At QC Family Tree, we regularly get the question from congregations, “How can we be good partners for your mission?” The question often, but not always, comes to us from the same social locations that my wife and I, the directors of the organization, come from — mostly white congregations full of good white people who really want to love their neighbor. We recognize those folks because we are them — well-meaning white people working and living in a black neighborhood with beautiful families of rich African-American heritage.
Over a dozen years, we have learned that there may be some good ways we can work together, both us with our neighbors and congregations with our organization. But the question of how to do that is not easy to answer. Sometimes the answers take years of working together to become clear. We have discovered a few things that help. While these are not perfect guidelines, they work well for us, and they have been discovered in partnership with other people doing exemplary missional work.
So you want to be a good partner in mission with another organization? Here are a few things to think about:
• The revolution starts at home. There is no small number of folks living under the thumb of poverty and oppression. There are numerous organizations which are working against poverty and oppression, all in various ways (not all of which are effective). All those people, and all those organizations, would be greatly helped if there were less poverty and oppression.
Within your congregation, get educated about how poverty, racism and oppression work. Learn how faith groups can work effectively against the systems that maintain those conditions. And organize your own people. If you have landlords and real estate developers in your church, organize to act in ways that build common wealth and that create more just and equitable places. If you have chamber of commerce members, organize them to push for better conditions for low-wage workers. Understand your church’s and your denomination’s role in the history of your municipality. Look to see how that history is still alive, and what parts of that history call for ongoing repair. Begin with the resources and people you have. Start your work there.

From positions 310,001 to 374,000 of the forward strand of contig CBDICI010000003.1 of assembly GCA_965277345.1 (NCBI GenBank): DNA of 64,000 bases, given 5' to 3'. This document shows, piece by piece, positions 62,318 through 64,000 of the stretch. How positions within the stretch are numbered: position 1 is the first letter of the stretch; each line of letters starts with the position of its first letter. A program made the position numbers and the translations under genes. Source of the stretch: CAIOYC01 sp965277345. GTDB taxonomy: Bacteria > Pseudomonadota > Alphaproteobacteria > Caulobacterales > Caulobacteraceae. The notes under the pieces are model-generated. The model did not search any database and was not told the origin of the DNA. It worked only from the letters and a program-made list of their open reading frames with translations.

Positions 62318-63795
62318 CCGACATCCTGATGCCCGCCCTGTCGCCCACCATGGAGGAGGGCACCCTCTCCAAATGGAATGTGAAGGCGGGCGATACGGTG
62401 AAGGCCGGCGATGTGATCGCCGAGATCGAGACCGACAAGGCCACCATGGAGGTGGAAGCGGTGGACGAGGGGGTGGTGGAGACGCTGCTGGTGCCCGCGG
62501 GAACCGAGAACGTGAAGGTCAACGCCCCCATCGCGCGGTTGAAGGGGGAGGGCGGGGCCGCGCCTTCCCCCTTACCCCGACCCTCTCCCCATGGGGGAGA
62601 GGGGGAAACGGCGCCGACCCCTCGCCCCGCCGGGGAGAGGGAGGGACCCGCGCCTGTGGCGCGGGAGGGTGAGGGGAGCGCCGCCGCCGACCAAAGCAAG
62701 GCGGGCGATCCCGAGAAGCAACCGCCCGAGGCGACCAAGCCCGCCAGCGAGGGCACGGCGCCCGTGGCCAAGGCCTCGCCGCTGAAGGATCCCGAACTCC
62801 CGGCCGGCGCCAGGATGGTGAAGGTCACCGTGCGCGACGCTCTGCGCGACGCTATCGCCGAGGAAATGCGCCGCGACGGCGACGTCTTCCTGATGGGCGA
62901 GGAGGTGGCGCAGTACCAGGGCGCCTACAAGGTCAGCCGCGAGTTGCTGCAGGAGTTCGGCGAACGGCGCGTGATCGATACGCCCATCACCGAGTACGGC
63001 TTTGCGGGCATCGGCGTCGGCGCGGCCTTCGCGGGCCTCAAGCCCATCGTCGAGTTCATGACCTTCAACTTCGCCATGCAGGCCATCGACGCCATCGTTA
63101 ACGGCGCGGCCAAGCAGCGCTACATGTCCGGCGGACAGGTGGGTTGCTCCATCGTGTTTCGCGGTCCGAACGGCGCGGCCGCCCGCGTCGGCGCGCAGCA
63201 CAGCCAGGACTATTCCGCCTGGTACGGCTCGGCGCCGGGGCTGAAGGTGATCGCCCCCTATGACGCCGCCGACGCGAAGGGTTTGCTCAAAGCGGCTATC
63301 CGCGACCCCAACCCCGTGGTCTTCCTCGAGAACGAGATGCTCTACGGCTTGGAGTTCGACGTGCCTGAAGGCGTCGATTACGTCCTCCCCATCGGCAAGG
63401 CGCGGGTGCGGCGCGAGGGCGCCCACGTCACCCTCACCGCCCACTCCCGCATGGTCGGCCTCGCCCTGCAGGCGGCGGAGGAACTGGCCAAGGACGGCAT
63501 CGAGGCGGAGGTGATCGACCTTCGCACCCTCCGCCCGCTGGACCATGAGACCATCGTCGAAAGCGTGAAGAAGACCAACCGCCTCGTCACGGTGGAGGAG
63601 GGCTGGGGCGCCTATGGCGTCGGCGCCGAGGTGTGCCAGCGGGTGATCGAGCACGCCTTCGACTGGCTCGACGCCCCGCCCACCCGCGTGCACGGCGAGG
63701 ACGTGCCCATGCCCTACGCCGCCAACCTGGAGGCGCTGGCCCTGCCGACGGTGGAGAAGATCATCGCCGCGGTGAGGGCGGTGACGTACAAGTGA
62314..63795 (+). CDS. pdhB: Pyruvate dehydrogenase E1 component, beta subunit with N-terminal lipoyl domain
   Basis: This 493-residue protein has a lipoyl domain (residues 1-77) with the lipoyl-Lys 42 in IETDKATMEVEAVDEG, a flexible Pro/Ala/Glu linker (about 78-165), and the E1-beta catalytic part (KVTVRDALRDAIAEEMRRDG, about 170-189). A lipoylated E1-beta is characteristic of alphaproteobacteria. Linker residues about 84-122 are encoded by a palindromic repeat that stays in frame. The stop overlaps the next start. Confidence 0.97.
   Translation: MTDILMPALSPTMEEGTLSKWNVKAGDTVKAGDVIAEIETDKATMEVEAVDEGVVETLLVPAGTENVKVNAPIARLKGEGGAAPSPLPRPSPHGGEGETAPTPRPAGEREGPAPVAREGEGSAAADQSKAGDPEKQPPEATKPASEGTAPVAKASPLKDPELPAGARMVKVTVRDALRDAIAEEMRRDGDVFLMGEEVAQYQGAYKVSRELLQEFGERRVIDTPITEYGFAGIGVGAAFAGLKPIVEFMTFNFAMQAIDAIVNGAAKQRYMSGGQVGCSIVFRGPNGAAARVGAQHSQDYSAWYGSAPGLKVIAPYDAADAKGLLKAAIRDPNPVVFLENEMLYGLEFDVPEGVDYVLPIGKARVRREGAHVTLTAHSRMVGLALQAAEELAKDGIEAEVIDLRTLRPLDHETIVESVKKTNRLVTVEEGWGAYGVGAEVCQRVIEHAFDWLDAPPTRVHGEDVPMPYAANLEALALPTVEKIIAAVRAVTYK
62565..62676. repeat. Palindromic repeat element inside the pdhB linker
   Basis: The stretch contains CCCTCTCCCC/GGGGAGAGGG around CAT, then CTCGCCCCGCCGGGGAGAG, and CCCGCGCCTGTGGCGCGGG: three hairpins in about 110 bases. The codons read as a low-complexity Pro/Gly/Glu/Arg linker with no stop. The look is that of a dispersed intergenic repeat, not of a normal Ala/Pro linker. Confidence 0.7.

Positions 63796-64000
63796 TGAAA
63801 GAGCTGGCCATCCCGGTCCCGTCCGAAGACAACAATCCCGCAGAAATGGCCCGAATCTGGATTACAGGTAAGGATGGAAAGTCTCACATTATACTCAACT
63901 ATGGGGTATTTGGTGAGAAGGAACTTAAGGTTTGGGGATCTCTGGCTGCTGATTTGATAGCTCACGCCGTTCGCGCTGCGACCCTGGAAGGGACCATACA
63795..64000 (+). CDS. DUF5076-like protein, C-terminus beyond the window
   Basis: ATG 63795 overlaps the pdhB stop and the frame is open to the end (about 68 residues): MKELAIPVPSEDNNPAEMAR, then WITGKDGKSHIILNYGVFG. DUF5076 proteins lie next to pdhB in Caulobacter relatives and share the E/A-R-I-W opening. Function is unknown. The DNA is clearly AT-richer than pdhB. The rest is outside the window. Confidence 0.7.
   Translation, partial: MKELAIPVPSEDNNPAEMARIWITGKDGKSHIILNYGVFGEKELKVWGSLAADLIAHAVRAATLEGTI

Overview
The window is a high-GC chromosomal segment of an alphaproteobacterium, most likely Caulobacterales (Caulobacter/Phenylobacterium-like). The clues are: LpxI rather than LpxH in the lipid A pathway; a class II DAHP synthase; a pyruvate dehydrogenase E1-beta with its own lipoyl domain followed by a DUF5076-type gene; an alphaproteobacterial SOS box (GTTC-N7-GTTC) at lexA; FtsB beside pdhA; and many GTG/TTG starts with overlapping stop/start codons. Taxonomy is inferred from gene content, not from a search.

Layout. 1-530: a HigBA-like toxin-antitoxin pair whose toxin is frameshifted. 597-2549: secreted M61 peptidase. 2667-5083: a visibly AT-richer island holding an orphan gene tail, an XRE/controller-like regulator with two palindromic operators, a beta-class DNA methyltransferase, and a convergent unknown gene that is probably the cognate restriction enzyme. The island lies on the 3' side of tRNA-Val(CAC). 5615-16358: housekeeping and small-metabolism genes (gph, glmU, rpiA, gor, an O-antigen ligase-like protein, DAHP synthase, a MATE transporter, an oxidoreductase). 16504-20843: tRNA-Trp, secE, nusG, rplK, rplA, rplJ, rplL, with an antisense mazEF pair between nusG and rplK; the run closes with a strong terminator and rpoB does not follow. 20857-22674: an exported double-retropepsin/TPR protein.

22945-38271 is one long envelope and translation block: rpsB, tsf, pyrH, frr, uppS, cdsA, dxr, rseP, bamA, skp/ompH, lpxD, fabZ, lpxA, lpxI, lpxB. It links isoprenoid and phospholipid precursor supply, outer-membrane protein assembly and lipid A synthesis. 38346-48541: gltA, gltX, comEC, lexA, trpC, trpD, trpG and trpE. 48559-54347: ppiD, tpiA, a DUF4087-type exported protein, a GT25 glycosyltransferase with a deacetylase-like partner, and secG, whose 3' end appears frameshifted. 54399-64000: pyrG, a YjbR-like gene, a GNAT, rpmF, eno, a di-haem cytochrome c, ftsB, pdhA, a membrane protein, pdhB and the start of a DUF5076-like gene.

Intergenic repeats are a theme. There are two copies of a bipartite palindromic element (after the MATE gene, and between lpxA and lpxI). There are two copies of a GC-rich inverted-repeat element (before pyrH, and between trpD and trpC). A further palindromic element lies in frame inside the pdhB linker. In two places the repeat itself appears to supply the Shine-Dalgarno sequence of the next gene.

• Plan to stick around. The most fruitful partnerships become friendships. People know one another and learn to trust one another in friendships. This takes time and attention. It requires patience. A good partner needs to be willing to be patient and to be slowly changed through the relationship.
• Don’t disappear when things get uncomfortable. On more than one occasion, we have had partners to disappear without explanation. After doing a little digging, we find out that they withdrew their support or friendship because of something we said, or something I wrote, or something that went unsaid. Rather than engaging a sticky subject or scenario, the congregational partner just walked away. This is precisely the point where transformation can take place, though. Withholding your time or financial support robs your congregation of the opportunity to dig more deeply into the ways that poverty and oppression are made manifest, and the ways that their own lives are bound up in the maintenance of systems of oppression. And your mission partner may not always get it right. Don’t rob them of the opportunity for transformation by running away when discomfort arises.
• Assume power. Oppressed communities are not powerless. Assume that the people you are getting to know in your partnership are powerful and able to change their communities for themselves. Don’t try to do that work for them. Instead, find ways to amplify that work, and to augment it when requested.
• Know your motivation. What do you gain from the work you are doing? What do you want to gain? What is your self-interest that makes you want to do it? Having self-interest is not bad. Being able to name it helps you to be clear about what it is, and thus how to keep your relationships healthy for you and others as you work together.
There are many more ways your congregation can work at being a good partner in mission. Your willingness to examine yourself in these areas will help your mission to be fruitful. And such effort will help move us toward the day when poverty and oppression no longer mar the bodies of the poor, or the souls of the oppressor.